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Homosassa Wildlife

April 27, 2019

After leaving our aunt and uncle’s home this morning, we headed south to Bradenton, FL. We contemplated stopping for lunch on the way in Hernando Beach, but weren’t sure we’d be satisfied. Still, I kind of wish we’d checked it out.


Instead, we continued on to the Ellie Schiller Homosassa Springs Wildlife State Park, about 70 miles north of Tampa. The park covers almost 200 acres, of which we explored only a few.

The Homosassa Springs area was a popular site for fishing and hunting by the Timucuan and Calusa Indians as well as Seminoles. It has been a tourist attraction since the early 1900’s, and was first developed as such in the 1940’s. The area was purchased in 1964 and marketed as “Nature’s Own Attraction,” complete with “Indian maidens” and exotic animals that were trained for television and movies. When the property came up for sale in the 1980’s, local citizens spearheaded an effort to have the local county purchase the park and hold it until the state of Florida could purchase and preserve it. The Homosassa Springs Wildlife State Park became part of the Florida State Park System in 1989.

After arriving, we took a short boat ride, captained by a park volunteer. The weather was perfect today, warm with very little breeze. The blue skies provided a beautiful background to trees and birds, the water was clear enough to see the many fish and a few manatees, plus it provided a mirror for the water fowl, turtles and foliage.

The park’s oldest resident has been here since this was an exotic wildlife park. “Lu,” short for Lucifer, is a 59-year old hippo who starred in the 1960’s television show Daktari. Lu is truly a senior citizen, few hippos reach the age of 50 in the wild, or 60 in wildlife preserves and zoos. When the park became a preserve, Florida law would only allow native animals to reside here, and Lu didn’t qualify! Rather than have Lu shipped to a zoo, Gov. Lawton Chiles granted him official citizenship status so he could stay at the preserve.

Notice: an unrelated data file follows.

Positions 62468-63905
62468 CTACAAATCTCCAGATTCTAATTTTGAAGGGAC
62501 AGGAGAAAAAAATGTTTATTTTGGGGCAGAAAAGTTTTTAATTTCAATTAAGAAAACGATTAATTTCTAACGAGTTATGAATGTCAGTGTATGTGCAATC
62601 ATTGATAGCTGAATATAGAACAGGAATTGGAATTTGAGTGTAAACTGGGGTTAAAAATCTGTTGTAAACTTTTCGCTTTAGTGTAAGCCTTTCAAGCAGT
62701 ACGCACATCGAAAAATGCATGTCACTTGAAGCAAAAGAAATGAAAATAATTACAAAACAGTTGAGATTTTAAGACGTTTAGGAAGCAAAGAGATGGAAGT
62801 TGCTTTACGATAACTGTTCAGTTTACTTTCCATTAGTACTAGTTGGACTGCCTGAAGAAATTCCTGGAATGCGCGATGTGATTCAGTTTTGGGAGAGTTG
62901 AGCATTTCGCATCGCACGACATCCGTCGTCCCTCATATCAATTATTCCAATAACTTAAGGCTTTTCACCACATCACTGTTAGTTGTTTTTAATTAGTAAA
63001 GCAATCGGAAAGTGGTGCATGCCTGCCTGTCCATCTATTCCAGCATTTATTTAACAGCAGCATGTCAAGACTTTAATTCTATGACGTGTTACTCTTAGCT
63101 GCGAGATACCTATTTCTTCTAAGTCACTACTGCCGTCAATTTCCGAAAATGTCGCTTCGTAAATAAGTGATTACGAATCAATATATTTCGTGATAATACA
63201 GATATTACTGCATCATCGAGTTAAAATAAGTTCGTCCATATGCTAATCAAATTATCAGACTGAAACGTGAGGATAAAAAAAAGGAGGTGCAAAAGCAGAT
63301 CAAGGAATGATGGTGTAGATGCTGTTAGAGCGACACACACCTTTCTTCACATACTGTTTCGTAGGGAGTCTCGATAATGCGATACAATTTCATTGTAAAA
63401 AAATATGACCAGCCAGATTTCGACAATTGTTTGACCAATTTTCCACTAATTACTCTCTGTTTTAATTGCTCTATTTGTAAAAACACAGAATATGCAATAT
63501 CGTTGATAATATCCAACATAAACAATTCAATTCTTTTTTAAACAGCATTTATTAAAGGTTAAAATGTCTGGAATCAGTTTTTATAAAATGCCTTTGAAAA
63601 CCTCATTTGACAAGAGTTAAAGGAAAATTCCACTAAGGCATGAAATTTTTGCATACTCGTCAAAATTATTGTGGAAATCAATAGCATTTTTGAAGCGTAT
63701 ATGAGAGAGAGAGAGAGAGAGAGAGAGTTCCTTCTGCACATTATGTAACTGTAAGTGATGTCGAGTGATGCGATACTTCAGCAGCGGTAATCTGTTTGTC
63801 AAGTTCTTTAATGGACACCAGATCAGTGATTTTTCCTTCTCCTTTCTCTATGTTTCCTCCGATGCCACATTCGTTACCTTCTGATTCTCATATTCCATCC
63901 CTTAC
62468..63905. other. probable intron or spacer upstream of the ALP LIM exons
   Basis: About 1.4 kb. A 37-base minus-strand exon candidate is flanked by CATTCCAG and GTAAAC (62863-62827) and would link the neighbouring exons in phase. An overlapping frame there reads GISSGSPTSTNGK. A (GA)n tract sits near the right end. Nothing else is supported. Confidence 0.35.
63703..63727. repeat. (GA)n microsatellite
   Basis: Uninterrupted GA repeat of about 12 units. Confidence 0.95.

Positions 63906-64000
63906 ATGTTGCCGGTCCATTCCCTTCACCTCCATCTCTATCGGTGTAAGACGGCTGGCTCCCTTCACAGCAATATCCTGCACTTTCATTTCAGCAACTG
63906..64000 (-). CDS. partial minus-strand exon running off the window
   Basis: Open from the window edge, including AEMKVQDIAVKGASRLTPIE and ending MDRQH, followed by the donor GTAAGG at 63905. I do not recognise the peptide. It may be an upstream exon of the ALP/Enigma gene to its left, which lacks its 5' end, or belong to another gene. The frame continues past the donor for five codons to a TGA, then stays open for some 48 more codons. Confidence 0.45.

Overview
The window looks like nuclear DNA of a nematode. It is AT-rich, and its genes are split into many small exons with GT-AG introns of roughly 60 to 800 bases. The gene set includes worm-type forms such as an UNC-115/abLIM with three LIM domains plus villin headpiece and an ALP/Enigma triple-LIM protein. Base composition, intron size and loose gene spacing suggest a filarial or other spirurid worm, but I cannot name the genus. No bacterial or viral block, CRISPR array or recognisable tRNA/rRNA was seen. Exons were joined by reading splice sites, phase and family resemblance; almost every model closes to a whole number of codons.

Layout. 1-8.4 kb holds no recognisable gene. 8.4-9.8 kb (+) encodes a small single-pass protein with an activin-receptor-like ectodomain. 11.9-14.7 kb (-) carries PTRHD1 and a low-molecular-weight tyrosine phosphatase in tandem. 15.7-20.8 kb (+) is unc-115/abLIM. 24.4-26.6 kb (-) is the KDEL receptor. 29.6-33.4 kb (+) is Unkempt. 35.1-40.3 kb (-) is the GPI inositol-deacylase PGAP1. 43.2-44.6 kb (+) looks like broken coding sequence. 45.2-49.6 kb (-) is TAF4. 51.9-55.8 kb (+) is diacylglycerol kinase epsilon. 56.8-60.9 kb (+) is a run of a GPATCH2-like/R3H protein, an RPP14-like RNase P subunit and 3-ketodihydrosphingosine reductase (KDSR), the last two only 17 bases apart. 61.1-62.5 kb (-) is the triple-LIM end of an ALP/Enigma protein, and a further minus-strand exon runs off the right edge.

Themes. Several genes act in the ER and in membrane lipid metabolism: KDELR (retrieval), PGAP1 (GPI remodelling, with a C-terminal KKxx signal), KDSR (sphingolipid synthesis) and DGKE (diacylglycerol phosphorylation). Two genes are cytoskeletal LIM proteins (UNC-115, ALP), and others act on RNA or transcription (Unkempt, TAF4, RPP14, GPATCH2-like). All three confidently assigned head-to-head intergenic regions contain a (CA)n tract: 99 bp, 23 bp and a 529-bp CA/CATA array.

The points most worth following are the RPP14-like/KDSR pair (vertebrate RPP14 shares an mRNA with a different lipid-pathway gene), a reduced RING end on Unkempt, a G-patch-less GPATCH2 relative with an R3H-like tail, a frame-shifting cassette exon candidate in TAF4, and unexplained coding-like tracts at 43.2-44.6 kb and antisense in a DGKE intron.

The park is home to alligators, noisy flamingos, several other shore birds, raptors, bears, Florida panthers and manatees.

The park has an underwater observatory where we can see manatees (when they are feeding) as well as fish. It was a lovely day all around.

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Family Warms the Heart

April 25 and 26, 2019

This is a family trip, with the primary impetus being a visit to my aunt and uncle in Hernando Beach, Florida. My brother and I had visited them several years ago, when I first started this blog, and had such a good time that we wanted to repeat it. This time, we added a couple more siblings to enhance the experience.

My aunt is one of the youngest members of my father’s family, and is, in fact, closer to my age than she is to my father’s. With only a ten year age difference, I consider her to be more of a contemporary than an aunt.

In late afternoon, we arrived at their home which is situated on a canal in Hernando Beach. The weather was lovely, warm with a gentle breeze from the nearby Gulf. We enjoyed the sandhill cranes on the other side of the canal, the skinks on the screen around the pool and the ducks in the water.

As friends and family do, we gathered around the kitchen and shared good conversation while preparing meals. We met a cousin we hadn’t seen since he was a child, and he joined us for dinner each of the days we were visiting. He had lived on the east coast almost all of his life, and there weren’t many opportunities to connect with his Iowa and Minnesota cousins.

After dinner, we enjoyed the saline pool with its bathwater warm water – what a treat for us who had left 40 degree weather just a day earlier, along with forecasts of snow and rain.

The home’s location provides wonderful views of the surrounding area, and some especially beautiful sunsets and sunrises. We watched the sunset, but passed on the sunrise.